Biddlecombe, George (DNB00)

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BIDDLECOMBE, Sir GEORGE (1807–1878), captain and author, born at Portsea on 5 Nov. 1807, was the son of Thomas Biddlecombe of Sheerness Dockyard, who died on 12 Sept. 1844. He was educated at a school kept by Dr. Neave at Portsea, and joined the ship Ocean of Whitby as a midshipman in 1823. After some years he left the mercantile marine, and, passing as a second master in the royal navy in May 1828, was soon after employed in surveying in the Ætna and the Blonde until 1833. He was in active service in various ships from this date until 1854, being specially noted for the great skill which he displayed in conducting naval surveys in many parts of the world. Whilst in the Actæon, in 1836, he surveyed a group of islands discovered by her in the Pacific. When attached to the Talbot, 1838–42, he surveyed numerous anchorages on the Ionian station, in the Archipelago, and up the Dardanelles and Bosphorus; examined the south shore of the Black Sea as far as Trebizond, as well as the port of Varna, and prepared a survey, published by the admiralty, of the bays and banks of Acre. He also displayed much skill and perseverance in surveying the Sherki shoals, where he discovered many unknown patches. A plan which he proposed for a ‘hauling-up slip’ was approved of by the authorities, and money was voted for its construction. For his survey of Port Royal and Kingston he received the thanks of the common council of Kingston, and on 20 Aug. 1843, on the occurrence of a destructive fire in that town, the services rendered by Biddlecombe at imminent risk to himself obtained for him a letter of acknowledgment from the merchants and other inhabitants. Few officers saw more active service. As master of the Baltic fleet, 14 March 1854, he reconnoitered the southern parts of the Aland islands, Hango Bay, Baro Sund, and the anchorage of Sweaborg, preparatory to taking the fleet to those places. He conducted the allied fleets to Cronstadt, and taking charge in Led Sund of the Prince steamer, with upwards of 2,000 French troops on board, he carried that ship to Bomarsund, and was afterwards present at the fall of that fortress. He was employed as assistant master attendant at Keyham Yard, Devonport, 1855–64, and from the latter date to January 1868 as master attendant of Woolwich Yard. He was made a C.B. 13 March 1867, but the highest rank he obtained in the navy was that of staff captain, 1 July in the same year. He was knighted by the queen at Windsor, 26 June 1873, and received a Greenwich Hospital pension soon afterwards. His death took place at Lewisham, 22 July 1878. He had been twice married, first in 1842 to Emma Louisa, third daughter of Thomas Kent, who died 13 Aug. 1865, and secondly, in the following year, to Emma Sarah, daughter of William Middleton, who died 6 May 1878, aged 49.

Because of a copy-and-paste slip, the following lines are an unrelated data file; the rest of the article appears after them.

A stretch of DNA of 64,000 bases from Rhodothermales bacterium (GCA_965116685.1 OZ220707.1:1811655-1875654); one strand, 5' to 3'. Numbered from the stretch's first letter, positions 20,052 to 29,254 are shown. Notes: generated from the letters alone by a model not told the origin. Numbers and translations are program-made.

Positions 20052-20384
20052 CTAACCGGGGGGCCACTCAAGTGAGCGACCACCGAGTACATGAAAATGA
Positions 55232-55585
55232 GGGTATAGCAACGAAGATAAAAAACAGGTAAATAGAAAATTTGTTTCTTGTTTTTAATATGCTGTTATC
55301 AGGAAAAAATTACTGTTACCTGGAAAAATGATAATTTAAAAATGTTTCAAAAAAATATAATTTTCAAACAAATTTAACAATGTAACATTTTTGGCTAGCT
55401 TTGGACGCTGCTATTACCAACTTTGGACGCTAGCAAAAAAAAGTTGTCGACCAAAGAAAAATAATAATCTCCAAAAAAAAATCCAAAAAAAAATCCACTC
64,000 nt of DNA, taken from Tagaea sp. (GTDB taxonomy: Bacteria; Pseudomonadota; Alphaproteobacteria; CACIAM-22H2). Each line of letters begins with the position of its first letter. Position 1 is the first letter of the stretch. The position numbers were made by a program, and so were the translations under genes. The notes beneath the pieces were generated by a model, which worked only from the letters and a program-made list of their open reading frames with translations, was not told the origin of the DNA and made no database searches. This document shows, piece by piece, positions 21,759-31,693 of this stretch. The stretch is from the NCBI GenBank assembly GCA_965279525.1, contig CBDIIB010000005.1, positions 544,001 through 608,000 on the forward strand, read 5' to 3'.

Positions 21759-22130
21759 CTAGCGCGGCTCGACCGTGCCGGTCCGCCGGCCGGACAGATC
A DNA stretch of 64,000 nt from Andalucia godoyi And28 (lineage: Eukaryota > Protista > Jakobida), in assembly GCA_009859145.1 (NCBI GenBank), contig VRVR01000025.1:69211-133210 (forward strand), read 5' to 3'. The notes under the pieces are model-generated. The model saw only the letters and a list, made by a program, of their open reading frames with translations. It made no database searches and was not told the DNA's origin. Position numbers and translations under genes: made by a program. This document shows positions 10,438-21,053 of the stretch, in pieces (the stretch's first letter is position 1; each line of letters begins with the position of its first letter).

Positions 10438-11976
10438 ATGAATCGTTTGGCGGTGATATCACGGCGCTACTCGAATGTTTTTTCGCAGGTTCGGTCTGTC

Sir George Biddlecombe published the following works: 1. ‘A Treatise on the Art of Rigging,’ 1848. 2. ‘Remarks on the English Channel,’ 1850; sixth edition, 1863. 3. ‘Naval Tactics and Trials of Sailing,’ 1850. 4. ‘Steam Fleet Tactics,’ 1857. This list does not include the accounts of the surveys made by him in various parts of the world, and which were published by order of the admiralty.

[The Autobiography of Sir George Biddlecombe (1878); O'Byrne's Naval Biographical Dictionary (1861 edition), pp. 80–2.]

G. C. B.